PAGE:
San Francisco Giants: Odds of Key Giants Becoming All-Stars
Is it ever too early to start talking about the All-Star game? Yeah, probably. The April All-Star team would probably include such non-stars as Gerardo Parra and Jose Altuve. By July, the cream will rise. All-Star selections separate the elite from the roster fillers. A three-month hot streak changes guys like Mark Loretta and Cesar Izturis into "former All-Stars Mark Loretta and Cesar Izturis."
Life changing indeed.
Last year, the Giants had five guys selected to the All-Star team. This was probably due as much to Bruce Bochy collecting some World Series spoils as anything else.
Let's take a look at which Giants have a good shot at making it this season—but don't even ask me about Zito. I believe in jinxes.
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When you remove the funky season-long slump in 2010, Pablo Sandoval has been one of the most reliable young hitters in baseball. The Panda came flying out of the gates this season, racking up a 19-game hit streak, while hitting .311 and leading the Giants in both home runs and RBI.
Sandoval has some competition in World Series hero and early-season masher David Freese along with a healthy five-time All-Star David Wright, who has reverted to form.
After that, the National League is conspicuously devoid of All-Star caliber third basemen. I wouldn't consider any of them for my fantasy team, let alone the All-Star team. Last year, four NL third basemen were named to the squad. The chances of Wright missing the game due to injury are as good as not.
It looks like Pablo will be in Kansas City this summer.
All-Star chances: 74.333 percent
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Atlanta's Brian McCann has gained a stranglehold on the NL All-Star catching duties, having made the last six summer classics. Posey will be eligible for the first time this year, and so far, he's in line to get behind the plate. Playing in just his second full season, Posey already has a World Series title and a brutal ankle injury that will make him sympathetic with voters.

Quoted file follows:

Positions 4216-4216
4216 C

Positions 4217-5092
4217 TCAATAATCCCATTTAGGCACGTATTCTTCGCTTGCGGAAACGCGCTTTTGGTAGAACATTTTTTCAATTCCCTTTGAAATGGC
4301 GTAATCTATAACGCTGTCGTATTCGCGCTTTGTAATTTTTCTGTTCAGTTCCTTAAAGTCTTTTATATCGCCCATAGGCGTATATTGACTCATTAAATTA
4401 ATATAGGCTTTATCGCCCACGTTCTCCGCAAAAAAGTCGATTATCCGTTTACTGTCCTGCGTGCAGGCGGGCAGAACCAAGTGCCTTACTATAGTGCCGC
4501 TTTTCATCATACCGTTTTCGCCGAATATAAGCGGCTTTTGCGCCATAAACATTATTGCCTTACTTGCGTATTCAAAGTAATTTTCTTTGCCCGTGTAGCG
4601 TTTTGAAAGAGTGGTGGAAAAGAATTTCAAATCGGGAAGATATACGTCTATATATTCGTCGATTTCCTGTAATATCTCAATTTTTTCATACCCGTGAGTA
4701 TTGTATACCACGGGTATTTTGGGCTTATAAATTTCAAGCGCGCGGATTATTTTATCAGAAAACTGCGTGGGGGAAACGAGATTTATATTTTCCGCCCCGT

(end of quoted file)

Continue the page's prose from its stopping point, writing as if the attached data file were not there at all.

St. Louis' Yadier Molina continues to get better, and of course, McCann is the familiar name, but this honor should belong to Posey for years to come.
His .413 OBP leads NL catchers by a mile. Posey is also the only one of the three that anchors his team's lineup. The Giants will go where Posey takes them. Offensively and defensively, few players are more valuable.
All-Star chances: 92 percent
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I can't get enough of Madison Bumgarner.
I've spent years watching lefty artists like Glavine, Pettitte and Lee throw cut fastballs. You know, the pitch that breaks four bats an inning? The one that looks like it moves three feet due to the TV camera angle? The one that guys standing outside the batters box still can't avoid pulling into the third base dugout?
The Giants got themselves one of those. And it's glorious.
The 22-year-old phenom is the best pitcher on the team right now and I'm not sure he's as good yet as he's going to get.
Seeing a Giants pitcher with a 4-1 record caused me to refocus my eyes. Yes it's true. Given that about 96 pitchers are selected for the All-Star team, a healthy Bumgarner seems like something of a sure bet.
All-Star chances: 79 percent
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Matt Cain finally got some All-Star action last season and there's no reason why we shouldn't see him again in 2012.
You can mark Matt Cain down for 200 innings and an ERA around 3.00 right now. There are also early signs that Cain is on track to compete for the Cy Young award. Cain's BB/9 through four starts is less than half his career rate and he leads the league in WHIP.
As a fly ball pitcher, he will have the occasional six-innings-pitched, four-earned-run outing, but those are gradually becoming less frequent as his career progresses.
All-Star chances: 90 percent
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If you are interested in making an All-Star game appearance, put up about 30 innings of solid pitching out of the pen.
Last year, 14 relief pitchers made the game. The position produces some of the most unlikely All-Stars, most recently guys you may have never heard of like George Sherrill (2008), Evan Meek (2010) and Tyler Clippard (2011).
So why not Santiago Casilla?
The beardless one has assumed one of the busiest closing jobs in baseball and so far there's reason to be cautiously optimistic.
I'm not saying that Casilla is one of the best 13 pitchers in the National League, but when it comes to making the All-Star team, a hot first half is all you need. Casilla figures to get about 62 chances between now and July to save the Giants' anemic offense. His stuff is nasty. Don't be surprised if he sneaks in there.
All-Star chances: 40 percent